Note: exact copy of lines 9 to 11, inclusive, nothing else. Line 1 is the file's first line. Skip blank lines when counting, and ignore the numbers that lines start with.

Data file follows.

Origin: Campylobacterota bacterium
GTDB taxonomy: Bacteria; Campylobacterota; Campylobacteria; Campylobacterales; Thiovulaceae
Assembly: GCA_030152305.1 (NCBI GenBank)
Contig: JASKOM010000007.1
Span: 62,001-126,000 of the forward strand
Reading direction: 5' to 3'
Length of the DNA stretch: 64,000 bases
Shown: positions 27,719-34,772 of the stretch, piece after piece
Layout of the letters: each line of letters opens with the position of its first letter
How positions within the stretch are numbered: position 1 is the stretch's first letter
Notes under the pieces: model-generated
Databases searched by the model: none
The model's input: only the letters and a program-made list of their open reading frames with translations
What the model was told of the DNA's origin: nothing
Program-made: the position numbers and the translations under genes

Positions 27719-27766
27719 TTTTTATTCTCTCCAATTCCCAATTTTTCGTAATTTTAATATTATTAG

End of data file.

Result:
Layout of the letters: each line of letters opens with the position of its first letter
How positions within the stretch are numbered: position 1 is the stretch's first letter
Notes under the pieces: model-generated